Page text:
Habibah H. Hermanadi – Research Associate to Institute of International Studies and Post-graduate candidate from University of Delhi
India imagined a larger role beyond its current dominance in South Asia, the Act East Policy had become a known concept subject to the discussion under foreign policy context. When India reaches Southeast Asia, it becomes clear ASEAN became one of the defining actors which shall complete the pieces of Indian Act East puzzle. Thus, in this article, writer will try to capture the demands and perceptions of India out of ASEAN, focusing on the great interception of Indo-pacific concept which was recently brought up in the 34th ASEAN summit in Bangkok, as India on their own had developed its own model of what New Delhi ought to be the groundwork of their foreign policy in comparison to ASEAN’s outlook on what they define as Indo-Pacific.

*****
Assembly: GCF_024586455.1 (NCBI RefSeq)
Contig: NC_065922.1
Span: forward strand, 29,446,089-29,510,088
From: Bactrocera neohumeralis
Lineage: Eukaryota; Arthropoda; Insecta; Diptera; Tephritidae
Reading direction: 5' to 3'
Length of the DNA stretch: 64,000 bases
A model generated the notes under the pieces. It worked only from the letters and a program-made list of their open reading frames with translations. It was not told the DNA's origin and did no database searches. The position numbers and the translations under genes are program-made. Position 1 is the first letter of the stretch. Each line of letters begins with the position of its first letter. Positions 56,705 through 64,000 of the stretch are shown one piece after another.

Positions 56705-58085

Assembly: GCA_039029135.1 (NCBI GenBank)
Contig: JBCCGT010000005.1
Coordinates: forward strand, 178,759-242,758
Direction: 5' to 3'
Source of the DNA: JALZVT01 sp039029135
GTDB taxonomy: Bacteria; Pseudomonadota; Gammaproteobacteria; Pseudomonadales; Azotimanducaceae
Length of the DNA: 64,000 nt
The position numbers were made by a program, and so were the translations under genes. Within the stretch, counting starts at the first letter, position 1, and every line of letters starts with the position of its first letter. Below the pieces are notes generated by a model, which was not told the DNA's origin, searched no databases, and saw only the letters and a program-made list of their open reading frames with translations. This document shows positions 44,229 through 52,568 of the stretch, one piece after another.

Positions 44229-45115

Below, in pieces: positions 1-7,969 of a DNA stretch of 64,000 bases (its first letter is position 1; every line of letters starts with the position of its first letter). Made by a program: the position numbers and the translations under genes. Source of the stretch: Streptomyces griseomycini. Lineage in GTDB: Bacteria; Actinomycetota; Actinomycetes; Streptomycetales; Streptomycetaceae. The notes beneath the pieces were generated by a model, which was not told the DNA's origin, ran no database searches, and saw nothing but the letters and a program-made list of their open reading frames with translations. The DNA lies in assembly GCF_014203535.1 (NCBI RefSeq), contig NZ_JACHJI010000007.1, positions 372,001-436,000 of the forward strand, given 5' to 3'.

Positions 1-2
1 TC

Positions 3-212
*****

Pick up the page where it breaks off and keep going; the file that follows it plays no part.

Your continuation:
Naturally, when it comes to dealing with ASEAN, it has been a tricky ordeal for India. The regional organization claimed centrality has been a vague click in the realpolitik context, and this put New Delhi in a difficult position if the regional organization will instead hampers the gateway to further India’s Act East Policy, ASEAN is definitely no South Asian Association for Regional Cooperation (SAARC) where India’s dominance is inevitable and India can stretch its arms to fast-forward other member states compliance unlike the situation where New Delhi have to wait around for ASEAN and its sluggish narratives. Moreover, the abundance of normative entanglement caused India to strategically reach certain players who happened to be ASEAN member countries, for example, India’s commitment to Cambodia, Myanmar, Laos, and Vietnam (CMLV) economic development and cooperation and deepening maritime dialogue with Indonesia, Narendra Modi has made it clear of what India wanted all along. Reflecting upon India’s perception, we can see how this signified the lack of relevance of ASEAN might portray as a regional organization, thus we are moving to the next point, whether or not ASEAN’s response to Indo-Pacific put the organization closer to India’s arms.